• 1

    Handwashing or use of alcohol gel: Handwashing and/or use of alcohol gel is the most effective measure to prevent infections. Microorganisms are carried by the hands when handling a patient. The five moments of hand hygiene recommended by the World Health Organization should be emphasized: 1. before contact with the patient; 2. before the procedure is performed; 3. after risk of exposure to biological fluids; 4. after contact with the patient; 5. after contact with areas near the patient.

  • 2

    Appropriate and well-defined care bundles, with central intravascular catheters and endotracheal tubes that are closely followed to reduce contamination.34

  • 3

    Trophic enteral feeding: early onset of trophic feeding stimulates the gastrointestinal tract, stimulating intestinal maturity, preventing villous atrophy, and also decreasing bacterial translocation and invasion through the intestinal mucosa.35

  • 4

    Use of breast milk: breast milk contains significant concentrations of IgA and oligosaccharides that give it anti-infectious properties. The exclusive use of breast milk results in more diverse intestinal microbiota, which leads to a lower probability of infections.36,37

  • 5

    Probiotics: although there are meta-analyses showing that probiotics may be useful in preventing late neonatal sepsis, there are still many questions regarding their routine use. The studies were performed with different types of probiotics, different dosages, and highly variable treatment times, which makes the generalization of results very difficult.38,39

  • 6

    Lactoferrin: there are conflicting studies regarding the role of lactoferrin as a protective factor against late neonatal sepsis. An Italian collaborative randomized trial included 472 very low birth weight infants: the lactoferrin group with 153 patients, the lactoferrin and probiotic group with 151 patients, and the placebo group (glucose 5 %) with 168 patients, treated from birth to 30 days of life.Late sepsis was significantly lower in the groups that received lactoferrin.40 However, a recently published collaborative randomized clinical trial was carried out in the United Kingdom with 2203 newborns, of gestational age <32 weeks: 1099 in the lactoferrin group up to 34 weeks of corrected gestational age and 1104 in the control group receiving sucrose up to 34 weeks of corrected age. There was no significant difference in the incidence of late sepsis.41 At this time, the indication of lactoferrin as a preventive measure for late neonatal sepsis is still under evaluation.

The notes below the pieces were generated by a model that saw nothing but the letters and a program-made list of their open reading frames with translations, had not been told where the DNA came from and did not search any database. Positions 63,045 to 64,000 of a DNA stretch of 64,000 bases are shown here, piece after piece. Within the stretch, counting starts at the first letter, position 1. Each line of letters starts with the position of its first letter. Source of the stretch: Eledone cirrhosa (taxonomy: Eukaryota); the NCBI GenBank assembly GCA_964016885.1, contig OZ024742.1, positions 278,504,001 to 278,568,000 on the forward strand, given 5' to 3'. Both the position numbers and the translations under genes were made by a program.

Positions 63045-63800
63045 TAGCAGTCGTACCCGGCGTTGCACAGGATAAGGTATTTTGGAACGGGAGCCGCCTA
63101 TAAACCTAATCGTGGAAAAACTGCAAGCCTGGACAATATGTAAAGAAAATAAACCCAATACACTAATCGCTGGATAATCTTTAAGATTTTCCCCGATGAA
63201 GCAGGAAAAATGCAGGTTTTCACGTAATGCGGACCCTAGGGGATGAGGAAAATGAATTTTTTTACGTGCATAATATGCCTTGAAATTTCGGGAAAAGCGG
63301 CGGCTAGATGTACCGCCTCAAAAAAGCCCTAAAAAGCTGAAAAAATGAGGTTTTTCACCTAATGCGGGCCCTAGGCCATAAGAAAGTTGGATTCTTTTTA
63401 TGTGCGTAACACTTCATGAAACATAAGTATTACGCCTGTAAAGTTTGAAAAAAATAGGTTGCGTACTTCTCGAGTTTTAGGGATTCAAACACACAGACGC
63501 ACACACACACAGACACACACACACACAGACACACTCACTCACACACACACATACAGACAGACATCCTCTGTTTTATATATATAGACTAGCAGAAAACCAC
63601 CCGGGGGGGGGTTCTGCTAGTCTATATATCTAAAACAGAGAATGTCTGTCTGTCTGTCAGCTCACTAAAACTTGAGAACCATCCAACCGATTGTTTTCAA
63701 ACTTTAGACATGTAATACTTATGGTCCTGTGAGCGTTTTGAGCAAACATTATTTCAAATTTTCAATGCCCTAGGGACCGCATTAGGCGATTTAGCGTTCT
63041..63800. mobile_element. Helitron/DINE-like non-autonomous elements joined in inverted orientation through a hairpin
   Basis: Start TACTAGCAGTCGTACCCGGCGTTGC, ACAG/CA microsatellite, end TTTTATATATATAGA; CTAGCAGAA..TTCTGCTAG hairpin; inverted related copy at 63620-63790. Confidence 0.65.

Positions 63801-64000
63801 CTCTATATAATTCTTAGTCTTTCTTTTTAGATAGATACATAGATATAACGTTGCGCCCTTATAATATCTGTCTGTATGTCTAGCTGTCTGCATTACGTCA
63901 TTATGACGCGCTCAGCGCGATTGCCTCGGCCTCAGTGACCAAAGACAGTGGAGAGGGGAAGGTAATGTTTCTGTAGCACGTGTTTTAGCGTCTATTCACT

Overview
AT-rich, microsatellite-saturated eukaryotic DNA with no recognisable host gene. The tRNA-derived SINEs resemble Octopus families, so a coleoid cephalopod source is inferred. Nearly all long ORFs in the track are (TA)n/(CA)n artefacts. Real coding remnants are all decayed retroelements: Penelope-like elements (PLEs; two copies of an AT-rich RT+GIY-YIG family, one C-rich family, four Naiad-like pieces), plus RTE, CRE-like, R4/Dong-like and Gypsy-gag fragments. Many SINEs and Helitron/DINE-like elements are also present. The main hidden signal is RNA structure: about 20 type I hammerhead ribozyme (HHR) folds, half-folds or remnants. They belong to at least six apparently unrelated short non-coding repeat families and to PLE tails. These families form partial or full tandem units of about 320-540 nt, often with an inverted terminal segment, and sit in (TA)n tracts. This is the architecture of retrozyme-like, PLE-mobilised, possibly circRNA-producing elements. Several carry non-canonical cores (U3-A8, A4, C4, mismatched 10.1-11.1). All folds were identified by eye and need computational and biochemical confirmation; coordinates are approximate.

Management of neonatal sepsis is always a challenge. Neonatal sepsis is a frequent cause of neonatal morbidity and mortality, especially in developing countries. Its diagnosis is difficult, since clinical signs are nonspecific and complementary exams have low accuracy. Continuous observation of the patient, knowing how to take into account clinical signs, and observing risk factors are essential for diagnostic suspicion. When neonatal sepsis is suspected, always collect samples for bacteriological analysis before starting the empirical treatment. The decision to start empirical antibiotic therapy and the choice of the most appropriate treatment regimen are crucial. Avoiding routine vancomycin use in the empirical antibiotic regimen in late neonatal sepsis is important to prevent bacterial resistance and invasive fungal infections. The main protective mechanisms against neonatal sepsis are handwashing and the use of breast milk.

Conflicts of interest

The authors declare no conflicts of interest.

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Please cite this article as: Procianoy RS, Silveira RC. The challenges of neonatal sepsis management. J Pediatr (Rio J). 2020;96(S1):80–6.